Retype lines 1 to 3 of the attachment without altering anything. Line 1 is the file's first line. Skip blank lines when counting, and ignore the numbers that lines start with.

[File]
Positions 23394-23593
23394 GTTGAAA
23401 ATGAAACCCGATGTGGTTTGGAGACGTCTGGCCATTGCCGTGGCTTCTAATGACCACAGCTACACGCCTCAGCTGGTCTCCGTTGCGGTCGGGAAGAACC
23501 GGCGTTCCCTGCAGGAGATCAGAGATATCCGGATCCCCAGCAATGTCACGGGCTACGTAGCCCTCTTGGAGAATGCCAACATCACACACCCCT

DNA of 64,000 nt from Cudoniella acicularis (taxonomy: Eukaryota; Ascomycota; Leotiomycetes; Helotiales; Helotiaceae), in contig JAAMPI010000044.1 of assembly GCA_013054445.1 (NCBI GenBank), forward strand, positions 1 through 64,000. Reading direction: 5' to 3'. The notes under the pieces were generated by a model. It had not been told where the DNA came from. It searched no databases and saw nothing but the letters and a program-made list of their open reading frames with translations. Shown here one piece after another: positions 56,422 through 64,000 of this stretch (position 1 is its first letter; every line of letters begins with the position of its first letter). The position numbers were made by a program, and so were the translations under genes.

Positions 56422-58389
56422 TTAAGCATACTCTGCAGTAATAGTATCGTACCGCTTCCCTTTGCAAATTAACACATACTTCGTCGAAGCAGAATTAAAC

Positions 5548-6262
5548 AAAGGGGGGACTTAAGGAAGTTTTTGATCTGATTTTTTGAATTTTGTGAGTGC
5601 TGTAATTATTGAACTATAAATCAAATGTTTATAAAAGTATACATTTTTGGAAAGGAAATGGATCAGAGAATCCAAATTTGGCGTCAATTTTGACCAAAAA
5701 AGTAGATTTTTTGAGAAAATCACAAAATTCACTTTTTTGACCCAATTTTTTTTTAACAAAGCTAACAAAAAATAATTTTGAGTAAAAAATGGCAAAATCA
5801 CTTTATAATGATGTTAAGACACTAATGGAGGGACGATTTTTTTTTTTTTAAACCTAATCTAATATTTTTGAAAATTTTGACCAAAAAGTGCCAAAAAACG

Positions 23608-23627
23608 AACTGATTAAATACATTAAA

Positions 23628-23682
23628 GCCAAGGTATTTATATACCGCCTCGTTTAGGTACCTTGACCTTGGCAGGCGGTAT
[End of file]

Positions 23394-23593
23394 GTTGAAA
23401 ATGAAACCCGATGTGGTTTGGAGACGTCTGGCCATTGCCGTGGCTTCTAATGACCACAGCTACACGCCTCAGCTGGTCTCCGTTGCGGTCGGGAAGAACC